For all that came afterwards, this moment in modern Thai history was central. In principle Siam was the equal of Britain (although everyone involved knew this was something of a conceit) and had kept its freedom at the cost of ending the Royal monopoly of trade, removing tariffs and allowing British - and subsequently through further treaties, American - merchants to operate freely within the kingdom.

So today I know Thailand will, while mourning the passing of King Bhumipol, nod to history and to the time when an earlier wise king secured peace and independence by signing a trade deal with the world's most powerful nation. Thailand is a great country because of Mongkut - it's a shame our view of him is of a bald, buffoon in a 1950s Hollywood musical. Dr Bassett was right, he deserves - and Thailand deserves - much better.



nisakiman said...

Unfortunate that now those agreements have been cast to the wind. As an Englishman, I cannot own land in Thailand, the businesses I can operate are severely limited, and in most cases must have a 51% Thai partner, and the visa requirements to reside in Thailand are onerous, to say the least. And that's for me, an Englishman who is married to a Thai national.

My views of the late King Bhumipol are similarly jaded. He has presided over a country with the most draconian lèse-majesté laws in the world, a 15 year sentence being the norm for transgressing that basic right of free speech. The western press like to portray him as the stable influence in times of political turmoil (read coup), but the army is loyal to the crown, not to government, which suggests that he was instrumental in precipitating the coups to get rid of governments he didn't personally like. And there are many dark mutterings concerning the untimely demise of his elder brother in the 1940s, catapaulting Bhumipol into the throne. His brother's death remains unexplained to this day.

It will be interesting to see how the transition to the ascendancy of Vajiralongkorn unfolds. He's a bit of an unknown quantity, and probably doesn't command the respect of either the people or the military that the old king did.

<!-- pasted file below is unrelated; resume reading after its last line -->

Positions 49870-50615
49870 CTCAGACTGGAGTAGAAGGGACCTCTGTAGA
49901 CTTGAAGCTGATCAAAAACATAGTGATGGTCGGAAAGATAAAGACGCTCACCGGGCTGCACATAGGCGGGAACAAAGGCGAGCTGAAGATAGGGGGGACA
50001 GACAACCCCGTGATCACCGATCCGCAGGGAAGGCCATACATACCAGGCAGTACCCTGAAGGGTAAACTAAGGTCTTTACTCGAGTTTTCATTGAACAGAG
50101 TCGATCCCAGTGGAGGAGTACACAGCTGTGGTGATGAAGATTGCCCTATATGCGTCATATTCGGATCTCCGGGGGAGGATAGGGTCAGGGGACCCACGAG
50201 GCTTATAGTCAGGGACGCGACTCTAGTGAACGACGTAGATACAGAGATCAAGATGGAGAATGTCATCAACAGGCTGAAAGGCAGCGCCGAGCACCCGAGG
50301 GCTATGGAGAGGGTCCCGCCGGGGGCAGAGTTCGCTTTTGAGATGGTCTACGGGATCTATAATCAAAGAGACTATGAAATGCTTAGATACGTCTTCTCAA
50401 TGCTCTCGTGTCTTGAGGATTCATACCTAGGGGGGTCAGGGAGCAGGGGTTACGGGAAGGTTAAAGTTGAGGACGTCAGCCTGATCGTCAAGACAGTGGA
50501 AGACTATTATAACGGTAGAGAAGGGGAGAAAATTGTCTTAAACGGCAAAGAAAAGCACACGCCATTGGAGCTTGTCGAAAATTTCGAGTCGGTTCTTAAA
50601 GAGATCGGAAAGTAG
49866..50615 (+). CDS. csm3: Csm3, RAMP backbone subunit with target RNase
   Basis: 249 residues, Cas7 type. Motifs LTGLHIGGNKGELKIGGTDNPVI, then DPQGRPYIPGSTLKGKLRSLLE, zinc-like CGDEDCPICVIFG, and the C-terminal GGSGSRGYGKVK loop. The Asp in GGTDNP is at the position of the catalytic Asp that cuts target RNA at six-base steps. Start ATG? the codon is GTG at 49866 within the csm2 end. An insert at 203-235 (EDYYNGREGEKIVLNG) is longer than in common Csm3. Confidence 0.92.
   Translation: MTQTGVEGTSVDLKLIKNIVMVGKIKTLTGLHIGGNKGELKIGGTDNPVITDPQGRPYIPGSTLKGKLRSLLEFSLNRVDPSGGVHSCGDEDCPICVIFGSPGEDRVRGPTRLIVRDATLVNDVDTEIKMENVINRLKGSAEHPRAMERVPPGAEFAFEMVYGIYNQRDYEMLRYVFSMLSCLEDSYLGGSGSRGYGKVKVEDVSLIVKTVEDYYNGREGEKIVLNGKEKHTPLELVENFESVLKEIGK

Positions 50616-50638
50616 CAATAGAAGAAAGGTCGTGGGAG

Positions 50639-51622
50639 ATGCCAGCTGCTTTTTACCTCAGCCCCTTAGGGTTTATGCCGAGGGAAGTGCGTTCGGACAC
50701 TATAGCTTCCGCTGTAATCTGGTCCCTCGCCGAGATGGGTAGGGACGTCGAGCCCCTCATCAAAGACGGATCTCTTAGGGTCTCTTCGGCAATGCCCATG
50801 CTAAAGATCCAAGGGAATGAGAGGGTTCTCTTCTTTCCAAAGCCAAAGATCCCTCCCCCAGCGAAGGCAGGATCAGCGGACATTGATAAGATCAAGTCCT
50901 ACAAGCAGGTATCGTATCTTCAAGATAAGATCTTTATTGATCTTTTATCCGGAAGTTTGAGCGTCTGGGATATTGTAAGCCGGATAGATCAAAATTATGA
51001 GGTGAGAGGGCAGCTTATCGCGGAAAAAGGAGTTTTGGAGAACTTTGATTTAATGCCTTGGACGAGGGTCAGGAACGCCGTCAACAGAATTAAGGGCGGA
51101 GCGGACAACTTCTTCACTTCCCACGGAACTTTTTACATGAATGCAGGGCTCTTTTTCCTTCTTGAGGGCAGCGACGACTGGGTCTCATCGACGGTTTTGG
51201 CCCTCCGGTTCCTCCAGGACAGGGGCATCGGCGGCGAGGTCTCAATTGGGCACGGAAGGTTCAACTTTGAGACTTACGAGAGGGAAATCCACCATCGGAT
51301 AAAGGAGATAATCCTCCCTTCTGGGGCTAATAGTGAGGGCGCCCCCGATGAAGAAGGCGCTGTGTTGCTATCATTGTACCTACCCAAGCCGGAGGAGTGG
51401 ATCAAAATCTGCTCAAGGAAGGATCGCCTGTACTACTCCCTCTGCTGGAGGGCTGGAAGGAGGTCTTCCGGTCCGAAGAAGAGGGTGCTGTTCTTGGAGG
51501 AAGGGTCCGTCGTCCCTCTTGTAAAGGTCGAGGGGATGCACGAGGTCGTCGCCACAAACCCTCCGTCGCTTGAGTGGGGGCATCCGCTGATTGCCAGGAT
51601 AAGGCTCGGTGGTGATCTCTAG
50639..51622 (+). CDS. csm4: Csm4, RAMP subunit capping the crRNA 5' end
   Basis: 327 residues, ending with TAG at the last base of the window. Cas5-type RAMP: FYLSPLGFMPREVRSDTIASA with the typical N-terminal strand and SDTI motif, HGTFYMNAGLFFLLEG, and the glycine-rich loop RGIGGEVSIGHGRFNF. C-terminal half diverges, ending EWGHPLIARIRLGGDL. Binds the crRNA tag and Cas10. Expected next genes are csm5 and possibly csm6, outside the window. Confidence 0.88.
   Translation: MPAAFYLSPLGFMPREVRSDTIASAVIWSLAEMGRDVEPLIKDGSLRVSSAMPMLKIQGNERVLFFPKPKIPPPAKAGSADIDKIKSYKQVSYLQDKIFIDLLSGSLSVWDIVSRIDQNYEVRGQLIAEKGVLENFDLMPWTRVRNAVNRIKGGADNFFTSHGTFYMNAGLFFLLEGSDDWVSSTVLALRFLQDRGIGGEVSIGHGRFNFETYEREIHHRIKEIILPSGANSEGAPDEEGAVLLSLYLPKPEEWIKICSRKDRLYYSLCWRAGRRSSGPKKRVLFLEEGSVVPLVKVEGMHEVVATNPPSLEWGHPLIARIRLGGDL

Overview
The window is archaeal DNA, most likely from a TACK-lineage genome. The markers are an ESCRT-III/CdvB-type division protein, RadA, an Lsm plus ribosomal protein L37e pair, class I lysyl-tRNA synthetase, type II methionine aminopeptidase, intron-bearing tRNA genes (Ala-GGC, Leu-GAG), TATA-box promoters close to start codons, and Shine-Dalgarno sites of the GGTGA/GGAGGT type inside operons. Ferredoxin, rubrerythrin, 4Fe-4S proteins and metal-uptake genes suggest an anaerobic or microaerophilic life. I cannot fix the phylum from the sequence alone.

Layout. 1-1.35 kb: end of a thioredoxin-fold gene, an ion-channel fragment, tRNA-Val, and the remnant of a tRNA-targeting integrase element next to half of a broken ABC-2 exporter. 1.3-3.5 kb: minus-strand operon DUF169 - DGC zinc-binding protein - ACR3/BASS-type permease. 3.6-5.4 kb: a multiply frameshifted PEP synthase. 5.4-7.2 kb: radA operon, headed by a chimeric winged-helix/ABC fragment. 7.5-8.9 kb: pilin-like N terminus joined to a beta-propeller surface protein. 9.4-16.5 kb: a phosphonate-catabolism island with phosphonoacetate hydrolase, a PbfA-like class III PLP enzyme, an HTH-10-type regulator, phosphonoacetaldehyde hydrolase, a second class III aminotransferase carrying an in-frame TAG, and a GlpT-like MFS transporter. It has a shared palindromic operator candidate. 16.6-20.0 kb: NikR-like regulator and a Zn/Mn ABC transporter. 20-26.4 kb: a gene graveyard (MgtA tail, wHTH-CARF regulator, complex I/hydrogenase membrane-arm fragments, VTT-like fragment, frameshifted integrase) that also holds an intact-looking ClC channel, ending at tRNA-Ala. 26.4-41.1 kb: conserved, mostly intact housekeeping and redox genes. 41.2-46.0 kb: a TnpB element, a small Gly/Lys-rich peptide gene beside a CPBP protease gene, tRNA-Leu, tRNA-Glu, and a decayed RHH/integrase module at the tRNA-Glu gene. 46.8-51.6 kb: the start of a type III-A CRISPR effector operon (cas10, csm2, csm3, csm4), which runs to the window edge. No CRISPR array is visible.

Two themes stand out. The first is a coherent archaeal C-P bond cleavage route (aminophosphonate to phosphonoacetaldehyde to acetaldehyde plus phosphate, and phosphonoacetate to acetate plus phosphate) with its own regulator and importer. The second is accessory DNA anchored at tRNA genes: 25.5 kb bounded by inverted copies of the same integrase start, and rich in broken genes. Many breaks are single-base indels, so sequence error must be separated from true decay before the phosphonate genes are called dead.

Kevin said...

Unfortunate that now those agreements have been cast to the wind. As an Englishman, I cannot own land in Thailand, the businesses I can operate are severely limited, and in most cases must have a 51% Thai partner, and the visa requirements to reside in Thailand are onerous, to say the least. And that's for me, an Englishman who is married to a Thai national.

I think you'll find that it was Britain that rescinded their part of the agreement - that of equal treatment for Thais - first. You have a Thai wife so you know how much of a hassle it is for her to get a visa to visit the UK, in comparison to you turning up at the airport and being granted visa free entry for 30 days (something that is abused by long term expats). If your business is of benefit to Thailand, such as high technology, then you can get BOI approval which means you can own 100% of your business, pay no taxes for years AND own the land for you to build your factory/residence on. As a sovereign nation, and one whose GDP is ranked 21st in the world, Thailand is fully entitled to implement its own rules on who it lets in and under what terms. Moreover, it has an absolute right to enact laws to protect the monarchy from defamation or slander - just like the UK has the right to create
'hate laws' to protect favoured 'victims'.

The bottom line is, if you really don't like Thailand you are free to leave.